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Running and Philosophy: A Marathon for the Mind

Running and Philosophy: A Marathon for the Mind

Michael W. Austin (Editor)

ISBN: 978-1-405-16797-0

Oct 2007, Wiley-Blackwell

240 pages

Select type: Paperback

In Stock

$26.95

Description

A unique anthology of essays exploring the philosophical wisdom runners contemplate when out for a run. It features writings from some of America’s leading philosophers, including Martha Nussbaum, Charles Taliaferro, and J.P. Moreland.
  • A first-of-its-kind collection of essays exploring those gems of philosophical wisdom runners contemplate when out for a run
  • Topics considered include running and the philosophy of friendship; the freedom of the long distance runner; running as aesthetic experience, and “Could a Zombie Run a Marathon?”
  • Contributing essayists include philosophers with athletic experience at the collegiate level, philosophers whose pasttime is running, and one philosopher who began running to test the ideas in his essay

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Foreword (Amby Burfoot, Executive Editor, Runner’s World magazine, and 1968 Boston Marathon Champion).

Preface: Warming Up Before the Race.

Acknowledgments.

1. Long-Distance Running and the Will to Power (Raymond Angelo Belliotti, State University of New York at Fredonia).

2. Chasing Happiness Together: Running and the Philosophy of Friendship (Michael W. Austin, Eastern Kentucky University).

3. Running With the Seven Cs of Success (Gregory Bassham, King’s College, Pennsylvania).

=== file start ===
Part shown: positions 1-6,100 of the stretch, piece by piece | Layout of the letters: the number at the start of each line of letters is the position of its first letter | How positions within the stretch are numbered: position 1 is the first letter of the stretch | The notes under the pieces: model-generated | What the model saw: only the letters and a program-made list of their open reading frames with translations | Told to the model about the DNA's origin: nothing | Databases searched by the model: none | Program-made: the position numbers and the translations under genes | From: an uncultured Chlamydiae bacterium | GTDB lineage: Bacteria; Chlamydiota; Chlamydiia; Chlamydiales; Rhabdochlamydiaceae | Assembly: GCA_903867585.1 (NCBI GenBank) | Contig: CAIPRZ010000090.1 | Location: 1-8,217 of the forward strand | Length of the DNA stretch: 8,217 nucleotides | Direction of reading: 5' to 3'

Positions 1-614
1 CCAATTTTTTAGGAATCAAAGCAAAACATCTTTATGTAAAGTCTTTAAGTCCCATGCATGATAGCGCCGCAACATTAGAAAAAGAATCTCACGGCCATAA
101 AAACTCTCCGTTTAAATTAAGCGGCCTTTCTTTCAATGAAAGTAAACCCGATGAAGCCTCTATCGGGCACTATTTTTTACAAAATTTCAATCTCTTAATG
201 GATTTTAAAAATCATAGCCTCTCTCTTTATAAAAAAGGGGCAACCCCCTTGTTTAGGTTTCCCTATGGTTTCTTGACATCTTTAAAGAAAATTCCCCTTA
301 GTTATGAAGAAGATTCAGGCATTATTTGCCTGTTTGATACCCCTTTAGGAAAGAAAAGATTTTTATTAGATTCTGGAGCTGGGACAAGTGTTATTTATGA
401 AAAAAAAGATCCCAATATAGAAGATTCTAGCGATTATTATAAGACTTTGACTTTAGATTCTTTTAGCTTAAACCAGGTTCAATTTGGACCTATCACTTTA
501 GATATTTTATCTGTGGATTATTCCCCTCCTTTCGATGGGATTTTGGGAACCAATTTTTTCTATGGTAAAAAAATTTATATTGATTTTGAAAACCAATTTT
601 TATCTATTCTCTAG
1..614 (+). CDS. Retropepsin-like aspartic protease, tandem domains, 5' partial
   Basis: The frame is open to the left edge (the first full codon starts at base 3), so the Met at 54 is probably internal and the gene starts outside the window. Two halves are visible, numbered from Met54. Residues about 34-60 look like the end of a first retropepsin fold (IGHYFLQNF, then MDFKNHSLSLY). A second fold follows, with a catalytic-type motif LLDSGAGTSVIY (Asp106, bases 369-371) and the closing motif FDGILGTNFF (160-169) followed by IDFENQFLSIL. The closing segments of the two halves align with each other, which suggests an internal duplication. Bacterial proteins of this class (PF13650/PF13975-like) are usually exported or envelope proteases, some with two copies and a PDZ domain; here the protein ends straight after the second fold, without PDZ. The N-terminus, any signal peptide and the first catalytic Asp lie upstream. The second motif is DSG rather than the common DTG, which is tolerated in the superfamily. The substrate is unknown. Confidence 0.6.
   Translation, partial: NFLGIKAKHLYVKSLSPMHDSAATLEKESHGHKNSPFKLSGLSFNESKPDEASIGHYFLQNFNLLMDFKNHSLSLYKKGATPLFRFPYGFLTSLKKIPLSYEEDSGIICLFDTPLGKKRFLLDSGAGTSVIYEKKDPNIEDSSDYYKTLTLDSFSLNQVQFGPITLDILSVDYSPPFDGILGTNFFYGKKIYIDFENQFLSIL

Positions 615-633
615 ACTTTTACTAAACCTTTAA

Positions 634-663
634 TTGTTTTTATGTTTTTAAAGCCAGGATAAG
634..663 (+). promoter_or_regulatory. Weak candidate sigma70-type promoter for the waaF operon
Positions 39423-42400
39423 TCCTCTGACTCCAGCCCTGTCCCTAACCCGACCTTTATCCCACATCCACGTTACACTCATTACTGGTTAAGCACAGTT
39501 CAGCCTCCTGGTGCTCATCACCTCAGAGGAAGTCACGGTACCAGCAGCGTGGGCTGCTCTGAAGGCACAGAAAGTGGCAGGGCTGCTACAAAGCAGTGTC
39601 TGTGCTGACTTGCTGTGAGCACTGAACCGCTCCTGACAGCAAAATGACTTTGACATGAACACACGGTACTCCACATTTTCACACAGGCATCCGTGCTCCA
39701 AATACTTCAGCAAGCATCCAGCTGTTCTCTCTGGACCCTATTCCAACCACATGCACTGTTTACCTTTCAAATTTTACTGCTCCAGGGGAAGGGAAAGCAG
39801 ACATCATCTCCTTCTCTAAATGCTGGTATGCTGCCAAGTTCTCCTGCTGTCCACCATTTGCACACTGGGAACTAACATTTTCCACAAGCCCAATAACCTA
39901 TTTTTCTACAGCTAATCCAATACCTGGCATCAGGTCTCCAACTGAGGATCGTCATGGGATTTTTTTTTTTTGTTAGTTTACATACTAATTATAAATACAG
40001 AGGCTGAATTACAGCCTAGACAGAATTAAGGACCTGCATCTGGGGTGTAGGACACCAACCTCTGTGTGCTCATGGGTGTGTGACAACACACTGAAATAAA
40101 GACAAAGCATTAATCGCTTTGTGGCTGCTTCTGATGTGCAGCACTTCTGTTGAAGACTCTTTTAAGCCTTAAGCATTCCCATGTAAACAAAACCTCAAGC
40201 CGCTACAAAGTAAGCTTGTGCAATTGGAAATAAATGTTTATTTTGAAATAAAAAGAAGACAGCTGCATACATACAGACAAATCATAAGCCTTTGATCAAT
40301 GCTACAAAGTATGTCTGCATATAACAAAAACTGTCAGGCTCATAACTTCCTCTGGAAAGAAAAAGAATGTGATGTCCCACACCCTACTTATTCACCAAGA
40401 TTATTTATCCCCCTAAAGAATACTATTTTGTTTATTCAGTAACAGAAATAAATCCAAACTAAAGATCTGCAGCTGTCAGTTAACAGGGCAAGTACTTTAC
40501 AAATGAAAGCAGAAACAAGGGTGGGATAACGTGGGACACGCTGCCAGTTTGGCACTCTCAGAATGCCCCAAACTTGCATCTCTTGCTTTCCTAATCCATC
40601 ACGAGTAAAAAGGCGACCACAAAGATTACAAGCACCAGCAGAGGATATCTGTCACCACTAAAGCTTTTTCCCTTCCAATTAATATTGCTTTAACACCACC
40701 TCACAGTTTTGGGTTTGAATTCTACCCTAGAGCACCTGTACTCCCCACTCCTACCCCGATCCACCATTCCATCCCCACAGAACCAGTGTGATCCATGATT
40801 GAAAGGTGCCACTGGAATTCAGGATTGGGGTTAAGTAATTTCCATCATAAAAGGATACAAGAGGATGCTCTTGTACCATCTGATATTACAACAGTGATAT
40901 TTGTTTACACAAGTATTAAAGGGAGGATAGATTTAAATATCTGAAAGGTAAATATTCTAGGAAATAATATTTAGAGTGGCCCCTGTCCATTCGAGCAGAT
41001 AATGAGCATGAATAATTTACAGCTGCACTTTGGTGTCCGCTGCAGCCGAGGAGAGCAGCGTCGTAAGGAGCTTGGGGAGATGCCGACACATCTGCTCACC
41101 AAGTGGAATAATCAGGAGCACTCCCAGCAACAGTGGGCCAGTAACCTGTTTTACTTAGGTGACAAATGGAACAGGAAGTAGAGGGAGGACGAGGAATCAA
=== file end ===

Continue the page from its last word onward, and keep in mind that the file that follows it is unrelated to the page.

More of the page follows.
4. The Phenomenology of Becoming a Runner (J. Jeremy Wisnewski, Hartwick College).

5. In Praise of the Jogger (Raymond J. VanArragon, Bethel University).

6. Running Religiously (Jeffrey P. Fry, Ball State University).

7. Hash Runners and Hellenistic Philosophers (Richard DeWitt, Fairfield University).

8. What Motivates an Early Morning Runner (Kevin Kinghorn, Wycliffe Hall, University of Oxford).

9. A Runner’s Pain (Chris Kelly, University of Maryland).

10. Performance-Enhancement and the Pursuit of Excellence (William P. Kabasenche, Washington State University).

11. The Freedom of the Long-Distance Runner (Heather L. Reid, Morningside College).

12. Existential Running (Ross C. Reed, Rhodes College).

13. Can We Experience Significance on a Treadmill? (Douglas R. Hochstetler, Penn State University, Lehigh Valley).

14. Running in Place or Running in Its Proper Place (J. P. Moreland, Biola University).

15. The Running Life: Getting in Touch with Your Inner Hunter-Gatherer (Sharon Kaye, John Carroll University).

16. John Dewey and the Beautiful Stride: Running as Aesthetic Experience (Christopher Martin, Institute of Education, University of London).

17. Where the Dark Feelings Hold Sway: Running to Music (Martha C. Nussbaum, University of Chicago).

18. The Power of Passion on Heartbreak Hill (Michelle Maiese, Emmanuel College).

19. The Soul of the Runner (Charles Taliaferro and Rachel Traughber, St. Olaf College).

Index.

"With equal measures of scholarship and soul, the essays in Running and Philosophy: A Marathon for the Mind, edited by Michael W. Austin, touch on religion, pain, happiness, and other topics that are best explored on a long run. With a pack of philosophers." (Runner's World, November 2007)

"The contributors are runners who approach the subject of running and philosophy sympathetically…there is enough in [the book] to the get the inner dialogue started." (Orange Community News)


  • A first-of-its-kind collection of essays exploring those gems of philosophical wisdom runners contemplate when out for a run
  • Topics considered include running and the philosophy of friendship; the freedom of the long distance runner; running as aesthetic experience, and “Could a Zombie Run a Marathon?”
  • Contributing essayists include philosophers with athletic experience at the collegiate level, philosophers whose pasttime is running, and one philosopher who began running to test the ideas in his essay
  • Features writings from some of America’s leading philosophers, including Martha Nussbaum, Charles Taliaferro, and J.P. Moreland
    Includes a foreword by the editor of Runner’s World magazine